December 22, 2015
Researchers at the Nelson Mandela Metropolitan University (NMMU) in South Africa have developed a new fuel, known as Coalgae. Made from a combination of algae and coal dust, the latter of which is a waste product, the fuel could have a significant positive impact on the environment.
Researchers from Concordia University in Montreal are looking to tap into what may be the most plentiful yet overlooked source of power in the world. The group has invented a power cell that harnesses the electricity created during the natural processes of photosynthesis and respiration in blue-green algae.
Algae is proving to be pretty darn useful – in recent years, it’s been used to produce oxygen, purify wastewater, provide light and serve as a source of biofuel. Now, bioplastics firm Algix and clean tech company Effekt are making flexible foam out of the stuff, too.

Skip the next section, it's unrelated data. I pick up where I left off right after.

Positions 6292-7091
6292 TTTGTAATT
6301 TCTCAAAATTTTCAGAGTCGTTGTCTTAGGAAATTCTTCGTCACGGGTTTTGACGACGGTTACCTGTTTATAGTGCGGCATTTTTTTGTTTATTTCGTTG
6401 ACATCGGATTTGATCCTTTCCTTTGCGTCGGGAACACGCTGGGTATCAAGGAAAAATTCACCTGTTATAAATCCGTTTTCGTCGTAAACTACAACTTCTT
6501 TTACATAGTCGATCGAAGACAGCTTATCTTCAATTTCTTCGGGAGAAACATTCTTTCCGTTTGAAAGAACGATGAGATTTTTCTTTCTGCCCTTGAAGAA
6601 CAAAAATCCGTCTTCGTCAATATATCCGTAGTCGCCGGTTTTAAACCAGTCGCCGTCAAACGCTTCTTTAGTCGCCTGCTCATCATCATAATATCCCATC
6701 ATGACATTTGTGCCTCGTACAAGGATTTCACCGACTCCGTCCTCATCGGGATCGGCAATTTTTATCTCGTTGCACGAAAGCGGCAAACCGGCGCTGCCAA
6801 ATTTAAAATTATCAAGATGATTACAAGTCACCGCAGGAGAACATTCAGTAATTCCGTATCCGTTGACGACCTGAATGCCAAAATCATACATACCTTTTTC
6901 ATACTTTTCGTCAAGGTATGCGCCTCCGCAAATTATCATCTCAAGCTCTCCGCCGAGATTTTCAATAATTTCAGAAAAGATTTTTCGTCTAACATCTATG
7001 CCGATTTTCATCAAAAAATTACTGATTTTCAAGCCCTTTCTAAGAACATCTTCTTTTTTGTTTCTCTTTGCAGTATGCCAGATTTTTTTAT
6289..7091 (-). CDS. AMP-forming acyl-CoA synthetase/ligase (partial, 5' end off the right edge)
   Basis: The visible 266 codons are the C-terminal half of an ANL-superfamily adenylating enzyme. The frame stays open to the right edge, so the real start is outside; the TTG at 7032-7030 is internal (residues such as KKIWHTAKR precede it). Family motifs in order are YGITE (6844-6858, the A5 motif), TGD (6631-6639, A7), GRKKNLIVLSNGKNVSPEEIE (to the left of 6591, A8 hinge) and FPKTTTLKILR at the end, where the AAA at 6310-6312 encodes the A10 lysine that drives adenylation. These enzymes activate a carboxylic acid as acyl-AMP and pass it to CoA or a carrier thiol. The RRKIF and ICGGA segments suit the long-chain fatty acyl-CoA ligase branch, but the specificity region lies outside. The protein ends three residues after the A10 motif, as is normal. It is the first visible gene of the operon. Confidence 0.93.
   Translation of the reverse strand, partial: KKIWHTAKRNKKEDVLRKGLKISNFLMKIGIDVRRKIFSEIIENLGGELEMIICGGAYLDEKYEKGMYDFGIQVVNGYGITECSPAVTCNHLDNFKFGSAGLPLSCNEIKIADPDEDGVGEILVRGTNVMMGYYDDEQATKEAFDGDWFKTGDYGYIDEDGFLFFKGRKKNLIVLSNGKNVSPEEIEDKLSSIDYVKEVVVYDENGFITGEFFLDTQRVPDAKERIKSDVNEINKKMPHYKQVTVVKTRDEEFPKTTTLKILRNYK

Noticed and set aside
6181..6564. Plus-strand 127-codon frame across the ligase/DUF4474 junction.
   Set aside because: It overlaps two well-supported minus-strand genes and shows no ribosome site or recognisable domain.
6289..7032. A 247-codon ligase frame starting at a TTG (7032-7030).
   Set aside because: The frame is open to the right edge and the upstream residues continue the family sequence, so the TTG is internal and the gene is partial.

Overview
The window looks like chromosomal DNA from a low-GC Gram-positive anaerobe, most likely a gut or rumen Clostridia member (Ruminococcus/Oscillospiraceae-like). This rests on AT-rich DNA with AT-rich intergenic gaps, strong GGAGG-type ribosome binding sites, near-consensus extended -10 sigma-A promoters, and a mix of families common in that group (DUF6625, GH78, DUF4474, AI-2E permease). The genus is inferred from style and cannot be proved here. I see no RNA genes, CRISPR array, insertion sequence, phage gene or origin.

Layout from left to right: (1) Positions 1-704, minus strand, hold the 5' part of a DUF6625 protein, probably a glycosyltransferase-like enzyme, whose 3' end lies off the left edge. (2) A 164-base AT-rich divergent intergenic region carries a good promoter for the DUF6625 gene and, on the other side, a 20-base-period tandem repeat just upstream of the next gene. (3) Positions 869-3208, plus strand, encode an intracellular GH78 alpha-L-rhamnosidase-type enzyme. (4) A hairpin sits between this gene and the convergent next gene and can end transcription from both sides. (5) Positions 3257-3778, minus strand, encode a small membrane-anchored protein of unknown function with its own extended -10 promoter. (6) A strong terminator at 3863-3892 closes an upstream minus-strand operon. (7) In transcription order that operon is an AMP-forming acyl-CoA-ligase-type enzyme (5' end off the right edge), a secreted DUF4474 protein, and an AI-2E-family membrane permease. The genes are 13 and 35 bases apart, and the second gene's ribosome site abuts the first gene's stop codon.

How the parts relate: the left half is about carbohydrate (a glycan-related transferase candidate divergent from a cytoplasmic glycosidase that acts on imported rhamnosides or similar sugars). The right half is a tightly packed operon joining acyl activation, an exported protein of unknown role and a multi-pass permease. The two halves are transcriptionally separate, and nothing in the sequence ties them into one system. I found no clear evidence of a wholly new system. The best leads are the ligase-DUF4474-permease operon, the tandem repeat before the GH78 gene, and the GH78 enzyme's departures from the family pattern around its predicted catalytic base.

London's ecoLogicStudio has demonstrated a full-scale prototype of its urban algae canopy at the "Feeding the Planet" expo in Milan. This "bio-digital" structure sees fluid filled with microalgae organisms pumped around an otherwise transparent shelter to produce dynamic shade, energy in the form of biomass, and an impressive amount of oxygen, while responding to the presence of visitors to produce interesting visual effects.
Establishing and maintaining a permanent human presence on Mars promises
to be one of the most technologically challenging ventures ever
undertaken by our species. A key aspect of the endeavor is to create an
environment in which human beings can survive and flourish – this
requires a ready supply of oxygen. NASA is working with Indiana-based
company Techshot Inc. in order to develop a solution with the potential
to produce an abundant source of oxygen with minimal assistance from